How to Set Up Mail-in-a-Box on AWS

Current Mood: “Mountains, Pt. 2 & 3” by Djrum


Last week I decided to replace my Gmail account with a Mail-in-a-Box instance hosted on EC2. Mail-in-a-Box is a one-command script that installs and configures all of the software necessary to run your own mail server. The setup guide is great, but setting it up on EC2 requires some extra work. In this blog post, I share instructions for setting up Mail-in-a-Box in AWS.

1. Create an SSH Key Pair

You will need to have a key pair configured on the EC2 instance so that you can SSH into it and run commands. To generate the key, execute the following command from a terminal prompt:

ssh-keygen -t rsa -b 4096 -C "Your Name"

ssh-keygen will create the key. It will ask you where you want to place the key pair files. By default, the path will be ~/.ssh/id_rsa (and the public key will be stored in ~/.ssh/id_rsa.pub automatically). Even if you don’t already have a key file stored at that path, I suggest using a more unique name, e.g., “MailServer”. Next, ssh-keygen will ask you for a passphrase. If you provide a passphrase, you will have to type this passphrase in every time you want to use your key to SSH into a server that is configured to use the key pair. If your private key is ever stolen, this can help prevent your key from being used by an illegitimate user. If you do not want to provide a passphrase, press return twice to continue. ssh-keygen will create your key and store it at the path you specified.

To add the key pair to your AWS account, login and go to the EC2 dashboard, then click on “Key Pairs” on the left (or click here). Click “Import Key Pair”, then go back to your terminal. cd to the path where you created your SSH key and copy the contents of the .pub key file (example: if you stored your key at ~/.ssh/MailServer, the public key file would be at ~/.ssh/MailServer.pub). You can output the contents of the file with cat ~/.ssh/path_to_key.pub and copy from the terminal. If you are you using OS X, you can use the pbcopy command to copy the contents of the file to your clipboard by executing pbcopy < ~/.ssh/path_to_key.pub. Once you have copied the public key, go back to your browser and paste the contents into the “Public key contents” field. Set the “Key pair name” field to something like “Mail Server” and click “Import”.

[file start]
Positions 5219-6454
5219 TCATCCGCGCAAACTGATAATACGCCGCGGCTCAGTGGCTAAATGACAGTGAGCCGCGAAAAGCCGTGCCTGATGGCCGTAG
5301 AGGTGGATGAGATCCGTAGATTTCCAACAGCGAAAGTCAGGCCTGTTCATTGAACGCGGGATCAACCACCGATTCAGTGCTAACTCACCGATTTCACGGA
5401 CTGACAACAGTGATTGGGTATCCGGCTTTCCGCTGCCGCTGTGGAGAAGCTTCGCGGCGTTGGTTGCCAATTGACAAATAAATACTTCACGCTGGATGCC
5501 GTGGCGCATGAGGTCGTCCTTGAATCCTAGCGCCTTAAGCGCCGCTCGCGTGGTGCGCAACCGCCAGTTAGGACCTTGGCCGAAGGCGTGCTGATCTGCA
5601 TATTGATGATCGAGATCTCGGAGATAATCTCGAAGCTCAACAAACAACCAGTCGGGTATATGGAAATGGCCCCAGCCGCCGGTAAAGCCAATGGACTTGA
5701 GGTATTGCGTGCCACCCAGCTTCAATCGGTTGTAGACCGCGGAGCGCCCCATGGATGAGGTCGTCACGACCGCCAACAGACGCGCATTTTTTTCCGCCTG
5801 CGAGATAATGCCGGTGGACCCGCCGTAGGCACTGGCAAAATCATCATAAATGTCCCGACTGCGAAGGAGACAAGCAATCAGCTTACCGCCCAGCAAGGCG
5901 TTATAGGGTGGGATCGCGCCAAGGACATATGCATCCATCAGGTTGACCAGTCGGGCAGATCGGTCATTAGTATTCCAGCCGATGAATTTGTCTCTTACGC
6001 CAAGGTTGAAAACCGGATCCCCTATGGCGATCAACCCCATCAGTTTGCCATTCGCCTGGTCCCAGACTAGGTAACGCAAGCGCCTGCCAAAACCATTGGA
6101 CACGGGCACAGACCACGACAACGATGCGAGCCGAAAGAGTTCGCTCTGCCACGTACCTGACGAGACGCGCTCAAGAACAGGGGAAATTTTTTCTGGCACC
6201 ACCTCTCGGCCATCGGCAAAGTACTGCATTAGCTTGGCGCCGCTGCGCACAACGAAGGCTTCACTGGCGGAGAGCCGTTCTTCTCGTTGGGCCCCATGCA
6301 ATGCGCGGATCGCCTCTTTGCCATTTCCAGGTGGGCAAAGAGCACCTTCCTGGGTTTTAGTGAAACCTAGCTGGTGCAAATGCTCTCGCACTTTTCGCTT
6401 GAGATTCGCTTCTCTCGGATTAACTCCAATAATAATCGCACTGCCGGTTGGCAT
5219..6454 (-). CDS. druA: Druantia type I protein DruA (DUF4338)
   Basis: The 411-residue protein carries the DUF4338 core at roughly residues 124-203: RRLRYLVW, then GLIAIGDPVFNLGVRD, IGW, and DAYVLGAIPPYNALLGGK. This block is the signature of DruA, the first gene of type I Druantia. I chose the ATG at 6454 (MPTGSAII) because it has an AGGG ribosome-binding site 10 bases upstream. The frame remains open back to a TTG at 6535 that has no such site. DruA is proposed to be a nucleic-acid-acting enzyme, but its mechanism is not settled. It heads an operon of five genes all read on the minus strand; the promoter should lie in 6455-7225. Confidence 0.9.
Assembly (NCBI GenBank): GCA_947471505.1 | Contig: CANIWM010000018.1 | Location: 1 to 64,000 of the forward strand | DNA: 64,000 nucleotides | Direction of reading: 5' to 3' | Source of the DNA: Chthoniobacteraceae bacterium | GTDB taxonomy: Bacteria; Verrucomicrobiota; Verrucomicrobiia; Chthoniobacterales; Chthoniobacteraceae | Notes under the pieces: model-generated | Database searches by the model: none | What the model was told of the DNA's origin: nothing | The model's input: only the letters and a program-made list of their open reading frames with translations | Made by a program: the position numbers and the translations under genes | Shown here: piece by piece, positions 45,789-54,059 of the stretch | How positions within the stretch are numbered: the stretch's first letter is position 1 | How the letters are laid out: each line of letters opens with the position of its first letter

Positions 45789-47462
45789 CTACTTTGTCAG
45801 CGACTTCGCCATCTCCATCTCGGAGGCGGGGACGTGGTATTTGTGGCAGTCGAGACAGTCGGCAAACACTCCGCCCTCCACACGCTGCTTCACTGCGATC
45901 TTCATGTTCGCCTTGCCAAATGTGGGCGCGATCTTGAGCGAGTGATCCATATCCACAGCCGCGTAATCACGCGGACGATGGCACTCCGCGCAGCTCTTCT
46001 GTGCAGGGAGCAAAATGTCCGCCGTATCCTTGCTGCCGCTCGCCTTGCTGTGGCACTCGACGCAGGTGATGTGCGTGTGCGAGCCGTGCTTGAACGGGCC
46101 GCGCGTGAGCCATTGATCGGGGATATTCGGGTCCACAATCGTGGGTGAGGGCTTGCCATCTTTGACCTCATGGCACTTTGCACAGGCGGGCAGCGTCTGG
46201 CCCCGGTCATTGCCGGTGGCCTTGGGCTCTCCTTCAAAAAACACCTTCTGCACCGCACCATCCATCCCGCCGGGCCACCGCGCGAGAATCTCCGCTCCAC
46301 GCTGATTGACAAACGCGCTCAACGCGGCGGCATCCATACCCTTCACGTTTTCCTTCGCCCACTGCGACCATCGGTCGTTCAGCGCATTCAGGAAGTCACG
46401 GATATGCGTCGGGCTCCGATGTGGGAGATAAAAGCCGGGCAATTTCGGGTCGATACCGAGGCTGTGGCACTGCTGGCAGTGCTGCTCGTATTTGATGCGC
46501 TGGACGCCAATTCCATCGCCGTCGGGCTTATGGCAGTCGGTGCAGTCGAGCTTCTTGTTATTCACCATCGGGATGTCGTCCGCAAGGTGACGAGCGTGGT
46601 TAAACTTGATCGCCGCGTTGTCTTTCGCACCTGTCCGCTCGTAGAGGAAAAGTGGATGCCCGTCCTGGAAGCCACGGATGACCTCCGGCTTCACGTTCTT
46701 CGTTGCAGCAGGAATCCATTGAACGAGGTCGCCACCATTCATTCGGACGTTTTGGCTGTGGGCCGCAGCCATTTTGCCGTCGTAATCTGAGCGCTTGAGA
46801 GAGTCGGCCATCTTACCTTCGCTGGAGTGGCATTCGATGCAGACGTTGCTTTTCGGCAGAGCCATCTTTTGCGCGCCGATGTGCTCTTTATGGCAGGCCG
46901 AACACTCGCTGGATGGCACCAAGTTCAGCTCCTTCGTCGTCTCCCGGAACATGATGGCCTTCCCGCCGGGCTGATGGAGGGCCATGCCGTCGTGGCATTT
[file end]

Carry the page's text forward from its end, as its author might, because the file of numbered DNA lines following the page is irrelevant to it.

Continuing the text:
2. Create an EC2 Instance

Open the EC2 dashboard and click “Launch Instance” or click here to load the Launch Instance wizard.

Step 1: Select an AMI

The first step is to select an Amazon Machine Image for your EC2 instance. Mail-in-a-Box only support 64-bit Ubuntu 14.04. Click on “Community AMIs”, then select the filter checkboxes for “Ubuntu”, “64-bit”, and “EBS”. Enter “14.04” into the search field above the list of AMIs. Look for the most recent Ubuntu 14.04 AMI you can find and click its “Select” button once you’re ready.

Step 2: Select an Instance Type

On the next page, you will select the instance type. Mail-in-a-Box requires at least 1 GB of RAM. You can use a t2.micro if you want (it is free-tier eligible, which could reduce your costs significantly). However, I picked a t2.small since the t2.micro instance type is pretty bare-bones. When you are ready, click “Next: Configure Instance Details”

Step 3: Configure Instance Details